Attention small forest owners: the State is launching a tool just for you | Local

Those who own private forest land in rural Cowlitz County now have a faster way to get financial help and advice from forest health experts after a state agency launched an online tool on Tuesday. comprehensive for landowners.

Washington State Department of Natural Resources launched the Landowner Support Portal in the hope that the tool will help rural landowners know which relief programs they are eligible for and how best to keep their private land healthy for humans and wildlife.

“This new tool is a one-stop shop for private forestland owners in Washington,” said Hilary Franz, commissioner of public lands for the Department of Natural Resources. “We are making transformational investments in our landowner assistance programs with the goal of keeping Washington State evergreen. Easier access to information about forest health, stewardship, and fire prevention from forest will help landowners protect their homes and forests.”

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Small private forest owners in southwest Washington are defined as those with less than 5,000 acres of rural land, said Natalie Johnson, forest practices communications manager at the Department of Natural Resources.

The portal includes information on the health of logging operations, how to obtain burning permits and financial assistance for forest restoration. The site also includes educational tools for landowners to learn about forest charges and general best practices for keeping private rural land healthy.

The tool marks another step to expand the Department of Natural Resources’ forest service program as the Pacific Northwest continues to deal with the first effects of a warming climate that has placed its forests in a precarious position.

Wildfires aren’t as common in southwestern Washington, tending to stay on the eastern side of Oregon and Washington, but Johnson said preparedness for wildfire risk is becoming increasingly no longer a priority on the west side.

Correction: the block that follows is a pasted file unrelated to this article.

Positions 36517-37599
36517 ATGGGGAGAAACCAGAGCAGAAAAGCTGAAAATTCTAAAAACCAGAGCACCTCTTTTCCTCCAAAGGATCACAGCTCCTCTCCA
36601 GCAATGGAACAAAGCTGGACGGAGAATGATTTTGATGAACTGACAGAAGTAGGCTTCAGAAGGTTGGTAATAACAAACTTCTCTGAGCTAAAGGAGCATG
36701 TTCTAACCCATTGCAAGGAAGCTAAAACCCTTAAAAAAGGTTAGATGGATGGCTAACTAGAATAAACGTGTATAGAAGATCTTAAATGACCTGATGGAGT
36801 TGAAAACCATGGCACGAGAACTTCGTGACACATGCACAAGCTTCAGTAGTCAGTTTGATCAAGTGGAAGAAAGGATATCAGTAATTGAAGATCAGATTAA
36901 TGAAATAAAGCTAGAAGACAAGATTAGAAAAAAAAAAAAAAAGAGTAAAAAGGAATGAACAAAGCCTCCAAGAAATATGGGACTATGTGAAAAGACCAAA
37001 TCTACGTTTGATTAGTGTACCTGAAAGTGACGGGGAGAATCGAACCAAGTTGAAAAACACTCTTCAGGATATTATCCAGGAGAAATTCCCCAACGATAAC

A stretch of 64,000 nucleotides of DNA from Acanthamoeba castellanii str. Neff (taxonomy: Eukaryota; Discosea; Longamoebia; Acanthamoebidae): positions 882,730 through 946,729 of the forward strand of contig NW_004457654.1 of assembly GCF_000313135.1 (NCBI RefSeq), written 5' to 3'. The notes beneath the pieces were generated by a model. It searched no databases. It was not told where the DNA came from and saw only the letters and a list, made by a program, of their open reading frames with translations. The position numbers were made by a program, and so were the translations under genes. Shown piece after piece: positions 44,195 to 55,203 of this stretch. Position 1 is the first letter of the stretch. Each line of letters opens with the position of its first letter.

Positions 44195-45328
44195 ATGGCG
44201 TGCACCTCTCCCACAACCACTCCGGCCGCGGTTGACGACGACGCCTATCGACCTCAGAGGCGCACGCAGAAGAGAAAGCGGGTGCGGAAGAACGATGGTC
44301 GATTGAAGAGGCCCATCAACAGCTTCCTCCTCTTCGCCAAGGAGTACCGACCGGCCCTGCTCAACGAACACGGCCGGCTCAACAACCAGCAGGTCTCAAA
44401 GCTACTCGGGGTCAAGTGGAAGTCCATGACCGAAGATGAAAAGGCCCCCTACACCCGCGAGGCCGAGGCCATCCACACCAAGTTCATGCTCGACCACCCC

Historically, wildfires on the west side have occurred naturally and have had longer cycles that would help manage overgrowth. Johnson said the west side hadn’t seen these natural burns in a while and that resulted in unhealthy forests.

“Our forests are not the best positioned to withstand wildfires when they do occur,” Johnson said.

Cowlitz County’s burning ban will remain in effect until September 30. The Department of Natural Resources considers most of Washington state, including southwestern Washington, to be at moderate fire risk due to the tendency of fires to ignite and spread quickly. For September, the department placed the region at normal for wildfire risk.

The Department of Natural Resources has recently pushed to put forest health first, recently relaunching its prescribed burn program in hopes it will offset the effects of a major, out-of-control wildfire.

In July, the agency fought 160 fires across the state and 149 in August, according to its wildfire watch map.

The department also plans to expand the Service Forestry program in western Washington to be proactive about future environmental concerns, according to the news release.


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It’s not just the fires that private forest owners need to prepare for, Johnson said. Daily concerns about insects and invasive plants, replacing culverts, how to plan for wildlife entry to the property, and obtaining agency technical services are also attached to the portal.

Johnson said the Department of Natural Resources website already includes these services, but the portal will make it easier for residents to access.

“If you’re a small forest owner, you’re probably eligible for technical assistance and financial assistance,” Johnson said. “If you don’t think you qualify, you might be surprised.”

Part of the Landowner Support Portal Funding comes from a state law passed this year that created about two dozen new positions to support homeowners living in rural western Washington, according to the press release.

Sydney Brown is a reporter for the Daily News covering education and environmental issues in Cowlitz County.


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